How much do Americans borrow/have borrowed for college?

      There is roughly somewhere between $902 billion and $1 trillion in total outstanding student loan debt in the United States today. The Federal Reserve Bank of New York reports $902B while the Consumer Finance Protection Bureau reports $1T.

      http://www.asa.org/policy/resources/stats/ [asa.org]

      --
      BMO

      • by WCMI92 (592436)

        Yes. It's why there is a TRILLION dollars in student debt.

        The education bubble is LONG overdue to bust. People are graduating with more student loan debt than a nice house costs and finding they can't get jobs (because what can you REALLY do with that degree in 16th Century Feminist Studies?)

        Colleges and universities are going to have to prove their value from scratch again by remaking themselves to efficient operations that do not waste their customer's money and deliver their product at a reasonable cos

  • by Kenja (541830) on Friday July 26, 2013 @01:18PM (#44392423)
    Most of the "fake" Cisco hardware I've seen is the real stuff that failed a quality check and was rejected by Cisco. The manufacturers overseas tend to just sell these rejects out the backdoor rather then destroy them.
    • The manufacturers overseas tend to just sell these rejects out the backdoor rather then destroy them.

      Why don't they simply repair them? Is this "all or nothing" stuff applicable to everything today? When a carmaker builds a car and the final inspection reveals a cracked plastic on the steering wheel, do they scrap the whole car or what?

      • by qwijibo (101731)

        There are several hundred components and solder connections on any piece of hardware, any one of which could cause intermittent problems. The testing can be done as part of the assembly process, but that doesn't mean there are people in the factory who have the background and time to troubleshoot problems with any particular product.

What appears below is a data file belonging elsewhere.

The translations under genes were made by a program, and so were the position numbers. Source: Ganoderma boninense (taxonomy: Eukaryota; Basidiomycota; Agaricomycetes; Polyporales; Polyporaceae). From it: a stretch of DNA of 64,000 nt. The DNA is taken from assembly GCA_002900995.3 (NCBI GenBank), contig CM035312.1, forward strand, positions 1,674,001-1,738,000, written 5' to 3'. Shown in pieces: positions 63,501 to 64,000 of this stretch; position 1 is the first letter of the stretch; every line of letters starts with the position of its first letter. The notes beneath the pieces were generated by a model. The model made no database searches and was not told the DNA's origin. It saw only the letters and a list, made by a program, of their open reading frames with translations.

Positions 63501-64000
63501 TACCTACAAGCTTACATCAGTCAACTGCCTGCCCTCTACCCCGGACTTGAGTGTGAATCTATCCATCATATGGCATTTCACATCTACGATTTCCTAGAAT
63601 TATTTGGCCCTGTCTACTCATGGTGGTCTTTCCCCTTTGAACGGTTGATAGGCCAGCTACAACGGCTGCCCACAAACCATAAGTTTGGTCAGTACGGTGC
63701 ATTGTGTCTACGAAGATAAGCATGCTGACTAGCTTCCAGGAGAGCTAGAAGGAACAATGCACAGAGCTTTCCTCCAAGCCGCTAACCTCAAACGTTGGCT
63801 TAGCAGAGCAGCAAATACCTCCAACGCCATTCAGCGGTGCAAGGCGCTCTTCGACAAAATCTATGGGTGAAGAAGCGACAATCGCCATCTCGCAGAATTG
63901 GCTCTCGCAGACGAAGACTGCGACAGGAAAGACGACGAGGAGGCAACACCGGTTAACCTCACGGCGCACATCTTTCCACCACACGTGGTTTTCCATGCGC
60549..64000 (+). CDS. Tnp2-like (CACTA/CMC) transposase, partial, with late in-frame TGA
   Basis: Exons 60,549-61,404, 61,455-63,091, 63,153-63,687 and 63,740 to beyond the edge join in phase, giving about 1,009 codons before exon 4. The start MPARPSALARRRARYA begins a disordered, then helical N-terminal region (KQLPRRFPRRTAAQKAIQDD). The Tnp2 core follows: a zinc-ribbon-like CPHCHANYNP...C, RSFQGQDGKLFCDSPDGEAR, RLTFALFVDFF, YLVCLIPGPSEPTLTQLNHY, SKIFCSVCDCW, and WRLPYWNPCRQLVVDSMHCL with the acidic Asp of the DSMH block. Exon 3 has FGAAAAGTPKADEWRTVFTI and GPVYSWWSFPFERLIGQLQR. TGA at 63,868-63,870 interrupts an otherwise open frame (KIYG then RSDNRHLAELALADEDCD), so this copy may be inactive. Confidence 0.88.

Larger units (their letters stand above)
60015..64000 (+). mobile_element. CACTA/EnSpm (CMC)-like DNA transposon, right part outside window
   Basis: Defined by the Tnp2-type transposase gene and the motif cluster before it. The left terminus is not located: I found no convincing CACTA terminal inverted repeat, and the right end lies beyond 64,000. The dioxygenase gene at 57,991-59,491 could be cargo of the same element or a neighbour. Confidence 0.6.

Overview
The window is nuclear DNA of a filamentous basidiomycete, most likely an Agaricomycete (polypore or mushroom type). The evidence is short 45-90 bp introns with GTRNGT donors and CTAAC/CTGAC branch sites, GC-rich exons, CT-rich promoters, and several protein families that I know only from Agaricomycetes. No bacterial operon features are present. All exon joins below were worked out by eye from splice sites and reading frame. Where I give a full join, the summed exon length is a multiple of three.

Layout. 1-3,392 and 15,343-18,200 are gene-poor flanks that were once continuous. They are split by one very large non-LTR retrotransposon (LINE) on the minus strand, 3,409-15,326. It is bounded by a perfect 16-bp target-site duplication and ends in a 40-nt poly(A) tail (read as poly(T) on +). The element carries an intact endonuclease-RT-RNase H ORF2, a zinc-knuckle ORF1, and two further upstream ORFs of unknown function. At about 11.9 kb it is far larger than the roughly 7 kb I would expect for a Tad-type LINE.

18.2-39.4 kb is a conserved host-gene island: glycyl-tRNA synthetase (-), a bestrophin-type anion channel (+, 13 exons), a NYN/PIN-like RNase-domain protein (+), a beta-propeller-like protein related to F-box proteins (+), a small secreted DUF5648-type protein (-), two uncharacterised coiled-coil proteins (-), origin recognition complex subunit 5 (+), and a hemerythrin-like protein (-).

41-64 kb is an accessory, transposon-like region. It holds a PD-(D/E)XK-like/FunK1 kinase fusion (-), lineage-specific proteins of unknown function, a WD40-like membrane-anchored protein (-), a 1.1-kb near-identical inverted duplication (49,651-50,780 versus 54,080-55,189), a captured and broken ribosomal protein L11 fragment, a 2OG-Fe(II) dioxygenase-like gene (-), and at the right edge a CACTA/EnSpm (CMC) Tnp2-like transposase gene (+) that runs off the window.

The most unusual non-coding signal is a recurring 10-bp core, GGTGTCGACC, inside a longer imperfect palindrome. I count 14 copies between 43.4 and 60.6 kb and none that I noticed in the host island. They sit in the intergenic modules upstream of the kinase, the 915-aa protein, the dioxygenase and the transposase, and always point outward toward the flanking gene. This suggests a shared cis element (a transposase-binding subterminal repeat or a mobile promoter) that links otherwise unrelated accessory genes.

Most things today are designed to be field replaceable units - the whole thing gets replaced if it's not working. A $10k product may have hardware that costs $50, so it's easy

      • by gweihir (88907)

        Too expensive as these things are not built to be repaired. Cars are as customers would not buy them otherwise, as they are too expensive.

  • the counterfeits had no back doors for the NSA to snoop on through.

    • by gweihir (88907)

      Exactly! Wait until they charge the guy with "terrorism" and "aiding the enemy"!

  • by slashmydots (2189826) on Friday July 26, 2013 @01:35PM (#44392635)
    So one single piece of fake gear breaks and you call cisco about it with the serial #. They say it's made up and they or you report the vendor to the FBI. They're in jail within days. How the hell would a fake cisco gear racket possibly work given that situation?
    • by Anonymous Coward

      Cisco sell and are supported by a number of "value added resellers" who will provide whole systems designed to a spec. So multiple bits of gear for the same installation all strung together. Also they become the first port of call for support. So you can get away with it for a while by having fake VAR's selling fake gear.

  • by King_TJ (85913) on Friday July 26, 2013 @02:10PM (#44393007) Journal

    I'm not saying any of this counterfeiting of gear is legally or morally "ok" -- but Cisco has LONG been inflating the prices of their equipment FAR beyond what it's reasonably worth, given the components inside.

    I remember at least 10 years ago opening up one of the Cisco PIIX firewalls our company had recently upgraded to, and discovering it was essentially a Pentium class PC motherboard and CPU inside. They were charging all that money for standard (outdated at that point) PC hardware, crammed into a Cisco labeled rack mount case.